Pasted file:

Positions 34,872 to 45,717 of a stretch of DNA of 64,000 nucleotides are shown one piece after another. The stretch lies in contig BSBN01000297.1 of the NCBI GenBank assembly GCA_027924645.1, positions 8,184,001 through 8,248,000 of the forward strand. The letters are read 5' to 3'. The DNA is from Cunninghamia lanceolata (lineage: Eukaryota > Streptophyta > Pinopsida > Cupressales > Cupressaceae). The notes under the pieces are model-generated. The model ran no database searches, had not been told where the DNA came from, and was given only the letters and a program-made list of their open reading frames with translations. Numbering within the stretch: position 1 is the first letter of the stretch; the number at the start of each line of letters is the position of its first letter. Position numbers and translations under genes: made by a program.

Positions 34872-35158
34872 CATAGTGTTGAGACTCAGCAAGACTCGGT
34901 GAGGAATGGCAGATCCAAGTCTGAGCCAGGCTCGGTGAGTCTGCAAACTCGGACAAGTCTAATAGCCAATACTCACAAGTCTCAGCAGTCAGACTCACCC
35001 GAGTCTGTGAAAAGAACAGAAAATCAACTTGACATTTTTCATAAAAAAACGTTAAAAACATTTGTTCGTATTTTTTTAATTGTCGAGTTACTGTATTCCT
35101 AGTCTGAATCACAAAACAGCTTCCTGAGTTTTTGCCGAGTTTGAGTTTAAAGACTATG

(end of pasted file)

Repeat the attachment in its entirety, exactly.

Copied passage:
Positions 34,872 to 45,717 of a stretch of DNA of 64,000 nucleotides are shown one piece after another. The stretch lies in contig BSBN01000297.1 of the NCBI GenBank assembly GCA_027924645.1, positions 8,184,001 through 8,248,000 of the forward strand. The letters are read 5' to 3'. The DNA is from Cunninghamia lanceolata (lineage: Eukaryota > Streptophyta > Pinopsida > Cupressales > Cupressaceae). The notes under the pieces are model-generated. The model ran no database searches, had not been told where the DNA came from, and was given only the letters and a program-made list of their open reading frames with translations. Numbering within the stretch: position 1 is the first letter of the stretch; the number at the start of each line of letters is the position of its first letter. Position numbers and translations under genes: made by a program.

Positions 34872-35158
34872 CATAGTGTTGAGACTCAGCAAGACTCGGT
34901 GAGGAATGGCAGATCCAAGTCTGAGCCAGGCTCGGTGAGTCTGCAAACTCGGACAAGTCTAATAGCCAATACTCACAAGTCTCAGCAGTCAGACTCACCC
35001 GAGTCTGTGAAAAGAACAGAAAATCAACTTGACATTTTTCATAAAAAAACGTTAAAAACATTTGTTCGTATTTTTTTAATTGTCGAGTTACTGTATTCCT
35101 AGTCTGAATCACAAAACAGCTTCCTGAGTTTTTGCCGAGTTTGAGTTTAAAGACTATG